Photo by Livy Vargas, © All Rights Reserved

A designer lessons ESL lesson plan developed by George Chilton

Here’s one for higher level teens – non-tech, and very centred on the students. It could be used for Business English, one-to-one and General English classes equally well, though you may just need to tweak the lead-in a little.  It’s often difficult to provide a context for teaching future continuous and perfect grammar forms outside of a course book and this lesson will allow you to do that with (almost) zero preparation. This lesson should both be challenging and engaging for your students – as it looks at both tenses and focuses on the students’ favourite subject – themselves (!). The first part of the lesson focuses on their future plans and aims to practise the future continuous. The second part of the lesson looks at the future perfect and concentrates on a letter writing activity.

Lesson aims:

  • Future Perfect
  • Writing
  • Expressing preferences
  • Discussing hopes and dreams.

Stage one -Warmer

Graffiti Wall

The graffiti wall is something I love to do with my teens classes because it gets them out of their seats and allows you to talk to students individually as they work. It’s an interesting way to break up the rhythm of the class. The idea is that each member of the class walks around the room answering questions written on sheets of paper stuck to the walls. It feels different and changes the energy in the room, so it generally appeals to teens. For larger groups get students in work in pairs or threes. It’s also a handy activity to have up your sleeve if you need to break their concentration, stop them chatting, or to grab their attention and focus on a new activity.

In this case, you’ll need 10 or so (depending on the number of students in your class) questions to ask relating to the students’ futures. They could be general or specific, so long as they’re open-ended.

As the focus of the lesson is future continuous and perfect, throw a few in examples of these without expecting the students to be perfect  themselves when they respond. Make sure to include some interesting graphics and pictures that relate to the question – the pictures should have the aim to both improve the aesthetic and aid with comprehension – unlike the otter you are about to see.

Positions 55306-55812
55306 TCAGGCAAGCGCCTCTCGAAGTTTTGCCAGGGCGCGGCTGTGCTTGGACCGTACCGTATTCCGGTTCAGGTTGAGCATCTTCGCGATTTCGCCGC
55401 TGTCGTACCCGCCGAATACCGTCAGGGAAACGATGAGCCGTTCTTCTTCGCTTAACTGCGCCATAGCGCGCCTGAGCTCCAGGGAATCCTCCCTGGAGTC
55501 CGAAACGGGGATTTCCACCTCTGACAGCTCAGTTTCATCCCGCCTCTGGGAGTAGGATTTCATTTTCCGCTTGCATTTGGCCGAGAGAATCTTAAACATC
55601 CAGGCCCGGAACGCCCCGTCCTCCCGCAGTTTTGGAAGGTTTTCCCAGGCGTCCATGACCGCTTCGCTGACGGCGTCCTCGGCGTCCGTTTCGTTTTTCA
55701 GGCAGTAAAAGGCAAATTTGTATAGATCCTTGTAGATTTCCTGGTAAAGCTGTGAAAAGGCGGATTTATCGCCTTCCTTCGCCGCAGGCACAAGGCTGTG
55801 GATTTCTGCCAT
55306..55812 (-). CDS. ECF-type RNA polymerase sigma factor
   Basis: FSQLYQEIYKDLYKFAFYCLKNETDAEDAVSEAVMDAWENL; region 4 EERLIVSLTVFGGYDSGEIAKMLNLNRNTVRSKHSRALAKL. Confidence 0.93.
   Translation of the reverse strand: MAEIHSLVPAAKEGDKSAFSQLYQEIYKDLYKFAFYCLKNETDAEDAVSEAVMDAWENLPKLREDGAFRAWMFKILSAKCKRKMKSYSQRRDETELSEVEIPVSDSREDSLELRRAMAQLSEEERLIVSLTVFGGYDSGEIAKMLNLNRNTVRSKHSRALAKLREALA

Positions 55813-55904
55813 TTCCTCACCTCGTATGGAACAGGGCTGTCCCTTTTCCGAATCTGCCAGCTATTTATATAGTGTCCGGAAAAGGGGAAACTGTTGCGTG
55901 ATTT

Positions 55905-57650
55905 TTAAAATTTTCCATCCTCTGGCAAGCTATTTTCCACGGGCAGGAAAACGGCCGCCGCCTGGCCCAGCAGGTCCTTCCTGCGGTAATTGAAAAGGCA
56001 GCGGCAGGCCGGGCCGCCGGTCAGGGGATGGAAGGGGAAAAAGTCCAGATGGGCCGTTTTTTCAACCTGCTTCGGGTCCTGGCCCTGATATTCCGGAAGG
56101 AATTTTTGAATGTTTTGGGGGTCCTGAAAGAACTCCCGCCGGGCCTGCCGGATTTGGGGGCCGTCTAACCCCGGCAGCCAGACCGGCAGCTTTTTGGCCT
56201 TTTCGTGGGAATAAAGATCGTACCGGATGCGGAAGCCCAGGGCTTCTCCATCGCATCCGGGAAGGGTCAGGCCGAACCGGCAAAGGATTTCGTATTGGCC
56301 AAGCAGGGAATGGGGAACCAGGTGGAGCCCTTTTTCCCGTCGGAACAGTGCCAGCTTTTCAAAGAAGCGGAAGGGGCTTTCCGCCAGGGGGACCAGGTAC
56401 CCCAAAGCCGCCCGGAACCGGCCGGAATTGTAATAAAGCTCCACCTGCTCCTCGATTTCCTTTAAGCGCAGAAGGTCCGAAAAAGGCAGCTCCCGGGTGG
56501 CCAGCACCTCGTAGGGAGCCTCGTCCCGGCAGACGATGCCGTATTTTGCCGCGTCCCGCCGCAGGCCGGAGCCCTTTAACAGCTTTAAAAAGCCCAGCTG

Bear in mind that the students don’t necessarily have to write in full-sentences as the idea here is to generate interest and start a conversation. You’ll focus on this later. As a hint, try to think about your students’ interests and write the questions according to these.

Source: Internet

Will you be wanting some ice, Sir?

Here are some to get you started:

  1. What age would you like to leave home and why?
  2. Would you like to go to university? If so what would you like to study?
  3. Ideally, where will you be living in 5 years time?
  4. Would you like to get married? When?
  5. How many children will you have, if any?
  6. What job will you be doing when you’re 25?
  7. Which countries will you have visited by the time you are 24?

Get your students to answer the questions as best the can, collect the sheets and read out some of their answers, find out which student said what and get them to explain further.Try to have every student speak, especially focusing on the weaker ones.

Stage two – Future continuous timeline

Ask the students to get into pairs and discuss the things they would like to achieve in the future. Tell them that they should focus on the next 10 years of their lives.

When I’ve done this, I’ve encouraged them to mind map their ideas. After they’ve considered their answers together, model an example of a timeline on the board – starting at your current age and stretching 10 years into the future.

I usually ask the students to draw the timeline in their notebooks, but if you want to you could opt to have them do it online – there are several timeline generators listed here on Squidoo.

Get your students to do the same – they’ll come up with something like this:

My Future Self

Take my end of school exams
Graduate and leave home